A thin ribbon of road wends its way, largely unnoticed, through the heart of the Midwest, connecting towns with the farmland that supplies them. Named for the author of Little House on the Prairie fame, the Laura Ingalls Wilder Historic Highway resembles her daughter, Rose Wilder Lane: an often-overlooked figure who lies at the heart of modern American politics.
This October 30th marks the fiftieth anniversary of her death, but not the end of Rose Wilder Lane’s legacy. She shaped a nation in the way she narrated its past, participated in its present struggles, and inspired ordinary Americans to action. She spoke of a universe where individuals were ultimate and their oars turned the tide of history, and she acted as a midwife to the present-day Libertarian Party.
Her 1923 passport describes a petite, blue-eyed brunette but fails to reveal the iron strength of the woman who went toe-to-toe with J. Edgar Hoover’s FBI and never blinked. Its blue pages, littered with stamps from Europe and the Middle East, only hint at the intrepid courage of the young writer who began a life-long love affair with Albania, adopted a son from its mountains, and petitioned a president to rescue him from the clutches of communists in Cold War Europe, and who, at nearly eighty years old, reported from the battlefields of Vietnam.
Raised on the unforgiving prairies, the resilience and plucky courage of her pioneer predecessors stamps her days. At sixteen, she struck out on her own, determined to make her way in the world. Beginning in Missouri, she worked her way up as a telegrapher, eventually landing a job at the Fairmont Hotel in San Francisco where she met her future husband. She also dabbled in freelance journalism on the side, something of a family trait. By the time the Great War had strewn the bodies of a generation across the killing fields of a continent, Lane had consolidated her career in journalism, married and divorced Gillette Lane, and suffered what she would later describe as a mental breakdown.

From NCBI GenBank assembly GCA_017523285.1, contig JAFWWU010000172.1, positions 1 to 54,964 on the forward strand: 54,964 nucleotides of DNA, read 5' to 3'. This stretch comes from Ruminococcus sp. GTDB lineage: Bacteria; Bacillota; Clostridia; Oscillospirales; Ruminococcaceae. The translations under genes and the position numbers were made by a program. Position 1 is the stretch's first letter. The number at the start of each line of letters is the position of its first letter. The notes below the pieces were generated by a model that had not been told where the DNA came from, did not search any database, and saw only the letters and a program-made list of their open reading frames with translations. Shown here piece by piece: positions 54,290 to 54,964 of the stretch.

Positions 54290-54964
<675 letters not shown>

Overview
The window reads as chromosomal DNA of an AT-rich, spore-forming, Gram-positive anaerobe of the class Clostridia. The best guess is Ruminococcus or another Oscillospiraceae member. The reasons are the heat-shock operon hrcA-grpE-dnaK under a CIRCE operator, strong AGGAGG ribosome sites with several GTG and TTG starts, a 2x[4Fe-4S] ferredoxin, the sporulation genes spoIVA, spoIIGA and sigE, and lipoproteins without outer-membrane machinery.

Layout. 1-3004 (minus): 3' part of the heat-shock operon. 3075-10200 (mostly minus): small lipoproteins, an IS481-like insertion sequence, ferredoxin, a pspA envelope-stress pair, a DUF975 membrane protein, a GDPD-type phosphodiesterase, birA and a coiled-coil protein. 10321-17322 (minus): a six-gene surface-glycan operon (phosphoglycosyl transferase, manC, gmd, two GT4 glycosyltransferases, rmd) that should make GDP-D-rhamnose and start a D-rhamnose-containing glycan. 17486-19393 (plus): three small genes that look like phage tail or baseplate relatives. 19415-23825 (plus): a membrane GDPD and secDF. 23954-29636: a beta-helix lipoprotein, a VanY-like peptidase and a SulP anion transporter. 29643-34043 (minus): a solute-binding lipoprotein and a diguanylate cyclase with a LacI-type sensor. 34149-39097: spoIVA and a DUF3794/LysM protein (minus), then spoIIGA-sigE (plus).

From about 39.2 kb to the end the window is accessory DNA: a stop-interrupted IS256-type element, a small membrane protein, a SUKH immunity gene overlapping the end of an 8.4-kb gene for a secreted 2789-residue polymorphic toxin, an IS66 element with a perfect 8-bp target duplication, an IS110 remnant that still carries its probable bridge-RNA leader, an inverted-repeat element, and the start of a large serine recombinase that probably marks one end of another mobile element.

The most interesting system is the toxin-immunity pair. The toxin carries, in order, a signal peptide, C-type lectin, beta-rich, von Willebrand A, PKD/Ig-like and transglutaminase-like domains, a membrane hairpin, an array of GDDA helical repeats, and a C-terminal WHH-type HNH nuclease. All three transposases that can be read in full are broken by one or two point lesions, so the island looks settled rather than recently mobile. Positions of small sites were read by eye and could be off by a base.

An ardent Communist in an ardently anti-Communist postwar America, her conversion came when she visited the Caucasus Mountains. While sharing tea with a Russian villager, she encountered an adamant opponent to Communism. Wilder Lane chalked his reaction up to “the opposition of the peasant mind to new ideas, too large for him to grasp…[so] I drew for him a picture of Great Russia, to its remotest corner enjoying the equality, the peace and the justly divided prosperity of his village.” But the villager would not be argued around. It was too vast, too complicated, he insisted: “Too big. At the top, it is too small. It will not work. In Moscow there are only men, and man is not God. A man has only a man’s head, and one hundred heads together do not make one great head.”
The questions provoked by that conversation haunted her for a lifetime. First, she "asked myself dizzily, '[what] is The State? The Communist State—does it exist? Can it exist?'" Second, she wondered “Am I truly free?” Her conclusions: the State (or even the People) is a convenient fiction, an abstraction that distracts from the individuals, those hundred heads, that make the decisions of a nation—and that freedom is synonymous with individualism.
This shocking freedom infuses the world with more peril, but also vast opportunity.
Lane recognized that this paring back of the world until only the individual stands made it a more raw, more risky place. But she was also convinced that such a reality of individuality made the world a richer and more rewarding place. Doubling or trebling the colors in an artist's palette allows for richer portraits, even though the introduction of cobalt and turquoise also adds slate and ebony; just so, this shocking freedom infuses the world with more peril, but also vast opportunity.